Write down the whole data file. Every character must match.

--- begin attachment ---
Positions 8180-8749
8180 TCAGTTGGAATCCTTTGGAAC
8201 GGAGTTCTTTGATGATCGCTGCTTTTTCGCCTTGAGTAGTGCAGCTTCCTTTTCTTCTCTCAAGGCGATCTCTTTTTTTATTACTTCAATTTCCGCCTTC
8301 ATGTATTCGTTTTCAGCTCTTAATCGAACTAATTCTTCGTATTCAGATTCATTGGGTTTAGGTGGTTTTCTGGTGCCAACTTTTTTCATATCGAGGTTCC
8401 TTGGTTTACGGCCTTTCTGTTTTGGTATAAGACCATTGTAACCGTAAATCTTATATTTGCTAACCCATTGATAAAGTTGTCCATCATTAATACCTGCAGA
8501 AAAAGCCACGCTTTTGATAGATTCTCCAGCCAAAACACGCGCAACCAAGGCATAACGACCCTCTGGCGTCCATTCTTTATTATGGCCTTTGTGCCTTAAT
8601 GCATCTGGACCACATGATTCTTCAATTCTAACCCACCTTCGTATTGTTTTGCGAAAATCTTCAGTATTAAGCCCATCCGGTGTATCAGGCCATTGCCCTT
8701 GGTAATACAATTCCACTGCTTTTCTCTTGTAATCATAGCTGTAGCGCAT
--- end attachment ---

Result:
Positions 8180-8749
8180 TCAGTTGGAATCCTTTGGAAC
8201 GGAGTTCTTTGATGATCGCTGCTTTTTCGCCTTGAGTAGTGCAGCTTCCTTTTCTTCTCTCAAGGCGATCTCTTTTTTTATTACTTCAATTTCCGCCTTC
8301 ATGTATTCGTTTTCAGCTCTTAATCGAACTAATTCTTCGTATTCAGATTCATTGGGTTTAGGTGGTTTTCTGGTGCCAACTTTTTTCATATCGAGGTTCC
8401 TTGGTTTACGGCCTTTCTGTTTTGGTATAAGACCATTGTAACCGTAAATCTTATATTTGCTAACCCATTGATAAAGTTGTCCATCATTAATACCTGCAGA
8501 AAAAGCCACGCTTTTGATAGATTCTCCAGCCAAAACACGCGCAACCAAGGCATAACGACCCTCTGGCGTCCATTCTTTATTATGGCCTTTGTGCCTTAAT
8601 GCATCTGGACCACATGATTCTTCAATTCTAACCCACCTTCGTATTGTTTTGCGAAAATCTTCAGTATTAAGCCCATCCGGTGTATCAGGCCATTGCCCTT
8701 GGTAATACAATTCCACTGCTTTTCTCTTGTAATCATAGCTGTAGCGCAT